BACKGROUND OF THE INVENTION

Slot machines are gaming devices which incorporate a plurality of reels rotatable about a common axis and on which are carried at the periphery a plurality of indicia indicating the position each reel stops. Usually the reels are set into motion by pulling a lever and upon stopping, the angular positions of the reels are detected to determine the amount of payoff to the player.

In the original mechanical machines the reels were stopped by actuating a brake or a tripping arm/pin which moved into grooves (cutouts) in each reel's index wheel on a random timing basis. This method was carried over to the electromechanical machines of the 1960's and to date insofar that the basic stopping of the reels is by timewise releasing an index pin into grooves in index wheels attached to the reels with indicia displaying the game result. These varying depth grooves enabled, via physical contact closures of wipers being a part of the index arm mechanism and physical wiring to relay logic, payouts in accordance with the designed payout schedule which again was directly related to the probability of occurrence of the indicia--symbol--displayed on the reel itself. Such machines are directly susceptible to wear and tear (including erroneous electrical paths due to dirt and coin dust in particular, in the wiper contact area) as well as intentional tampering by both the player and unethical operators and their employees adversely affecting the regulations required for randomly probabilistic payoff.

Beyond the above-described slot machine devices there has followed now the electromechanical gaming devices employing a plurality of reels rotatable about a common axis and set into rotation by the pulling of a lever. However, in these newer devices an electronic random number generator of some type is energized which generates one number corresponding to each of the various positions at which the reels can be stopped. As the game is played, each reel is stopped in sequence with the other reels at a position corresponding to each subsequent number generated. The angular rotational positions of the reels are detected at all times and the brake is engaged when the reel position corresponds to the random number generated for that reel. The probability for paying off on a combination of indicia on presently used machines, as described above, is dependent on the number of reels, the number of different angular rotational positions at which the reels can be stopped, and the number of winning combinations of indicia. In other words, the lowest probability for payoff that can be offered on presently used machines are 1 to NR where N is the number of angular rotational positions on each reel and R is the number of reels. Thus, for a three reel machine having 20 stop or index positions on each reel, the lowest probability that can be offered is 1:203 or 1:8000. For a machine to be commercially viable, there is a limit on the largest amount that will be paid for any such single indicia combination.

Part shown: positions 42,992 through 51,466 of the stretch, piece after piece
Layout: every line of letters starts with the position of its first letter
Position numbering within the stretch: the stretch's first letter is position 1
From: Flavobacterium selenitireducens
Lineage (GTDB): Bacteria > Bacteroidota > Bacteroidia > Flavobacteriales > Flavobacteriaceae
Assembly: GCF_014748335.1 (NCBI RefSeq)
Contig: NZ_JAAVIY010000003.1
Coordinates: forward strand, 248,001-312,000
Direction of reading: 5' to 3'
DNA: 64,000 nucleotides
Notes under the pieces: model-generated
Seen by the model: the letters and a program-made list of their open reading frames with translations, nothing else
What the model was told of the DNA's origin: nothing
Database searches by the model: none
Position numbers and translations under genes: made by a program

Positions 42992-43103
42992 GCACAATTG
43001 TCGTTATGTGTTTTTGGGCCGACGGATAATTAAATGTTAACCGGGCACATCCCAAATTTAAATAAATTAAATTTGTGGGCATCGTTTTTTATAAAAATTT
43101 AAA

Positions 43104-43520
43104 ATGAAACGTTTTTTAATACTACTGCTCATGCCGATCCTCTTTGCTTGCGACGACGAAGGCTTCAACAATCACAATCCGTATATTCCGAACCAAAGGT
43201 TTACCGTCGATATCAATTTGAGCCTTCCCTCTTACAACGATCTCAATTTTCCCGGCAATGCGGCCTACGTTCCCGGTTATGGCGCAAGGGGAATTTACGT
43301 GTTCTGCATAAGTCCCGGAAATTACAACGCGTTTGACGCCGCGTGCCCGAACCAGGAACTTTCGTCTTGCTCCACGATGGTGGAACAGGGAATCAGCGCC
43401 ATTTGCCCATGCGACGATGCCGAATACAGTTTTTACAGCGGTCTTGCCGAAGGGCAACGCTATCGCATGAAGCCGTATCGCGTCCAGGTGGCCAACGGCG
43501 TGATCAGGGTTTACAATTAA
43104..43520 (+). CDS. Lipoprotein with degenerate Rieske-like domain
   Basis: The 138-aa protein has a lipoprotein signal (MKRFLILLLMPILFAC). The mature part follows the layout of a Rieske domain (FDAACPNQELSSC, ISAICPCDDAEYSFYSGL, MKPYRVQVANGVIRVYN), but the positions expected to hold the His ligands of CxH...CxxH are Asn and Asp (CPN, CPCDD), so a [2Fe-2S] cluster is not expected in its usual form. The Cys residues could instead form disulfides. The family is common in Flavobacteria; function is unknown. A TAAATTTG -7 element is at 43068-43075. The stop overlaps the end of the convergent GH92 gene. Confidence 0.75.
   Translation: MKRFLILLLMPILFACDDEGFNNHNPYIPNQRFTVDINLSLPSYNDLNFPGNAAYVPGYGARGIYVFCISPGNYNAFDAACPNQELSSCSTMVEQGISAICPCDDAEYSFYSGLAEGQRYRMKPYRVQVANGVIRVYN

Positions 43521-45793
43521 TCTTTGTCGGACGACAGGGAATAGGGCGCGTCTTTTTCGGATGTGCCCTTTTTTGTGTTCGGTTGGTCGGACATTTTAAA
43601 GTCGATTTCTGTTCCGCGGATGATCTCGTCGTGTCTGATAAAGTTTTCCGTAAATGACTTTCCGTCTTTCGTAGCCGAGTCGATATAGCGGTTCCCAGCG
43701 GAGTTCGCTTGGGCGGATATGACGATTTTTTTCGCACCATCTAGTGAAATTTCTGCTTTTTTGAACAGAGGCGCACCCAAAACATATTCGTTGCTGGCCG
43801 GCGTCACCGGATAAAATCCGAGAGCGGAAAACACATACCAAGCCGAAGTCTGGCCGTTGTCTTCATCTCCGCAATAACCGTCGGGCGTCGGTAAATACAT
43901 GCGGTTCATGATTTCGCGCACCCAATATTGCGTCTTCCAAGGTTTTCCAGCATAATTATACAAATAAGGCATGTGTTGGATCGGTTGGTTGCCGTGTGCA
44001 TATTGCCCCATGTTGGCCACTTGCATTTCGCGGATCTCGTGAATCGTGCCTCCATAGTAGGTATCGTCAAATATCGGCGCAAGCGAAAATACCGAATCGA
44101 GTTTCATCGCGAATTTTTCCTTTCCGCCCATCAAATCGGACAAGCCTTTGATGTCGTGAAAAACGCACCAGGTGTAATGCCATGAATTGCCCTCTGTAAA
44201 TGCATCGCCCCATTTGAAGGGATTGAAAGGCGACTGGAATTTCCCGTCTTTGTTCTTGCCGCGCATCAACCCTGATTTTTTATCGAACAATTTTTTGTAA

The above reasoning explains why the slot machines which offer greatly increased payoffs are usually very large machines in terms of the number of reels and stop positions. The large machine provides the physical size to allow an increase in the number of reel stop positions as well as number of reels to increase the probability against payoff on any one position.

It should be noted that the market demands higher and higher payoffs to maintain and increase player appeal, yet the casino or operator must be assured that the probability of win and payout allows for a reasonable business profit. Generally the profit-hold objectives before taxes and operational costs that are deducted are in the range as low as 2.7% and generally up to 15%. Hence, the higher payoff for a winning indicia combination must be counterbalanced with less probability for the high win combination of indicia.

It is therefore the purpose of this invention to increase the capability of the designer to include high payoffs without increased physical size of the machine and with uniform presentation of the games of different models to the player. It should be noted that the players perceive larger machines as being less "good" in terms of winning and payout chances. That is, large physical machines and a large number of reels develop an attitude in the player which affects the play and acceptance of the machine although this does not always coincide with the true mathematical reality and probability of payout of the machine. This attitude affects the play appeal of the device and its revenue-producing capability and this player's attitude is quite important in marketability of the slot machines both to casinos and operators as well as to the "player" slot location. Also, this attitude may be more influential on whether or not the machine is played than published figures showing the payoff odds. Thus, it is important to make a machine that is perceived to present greater chances of payoff than it actually has within the legal limitations that games of chance must operate.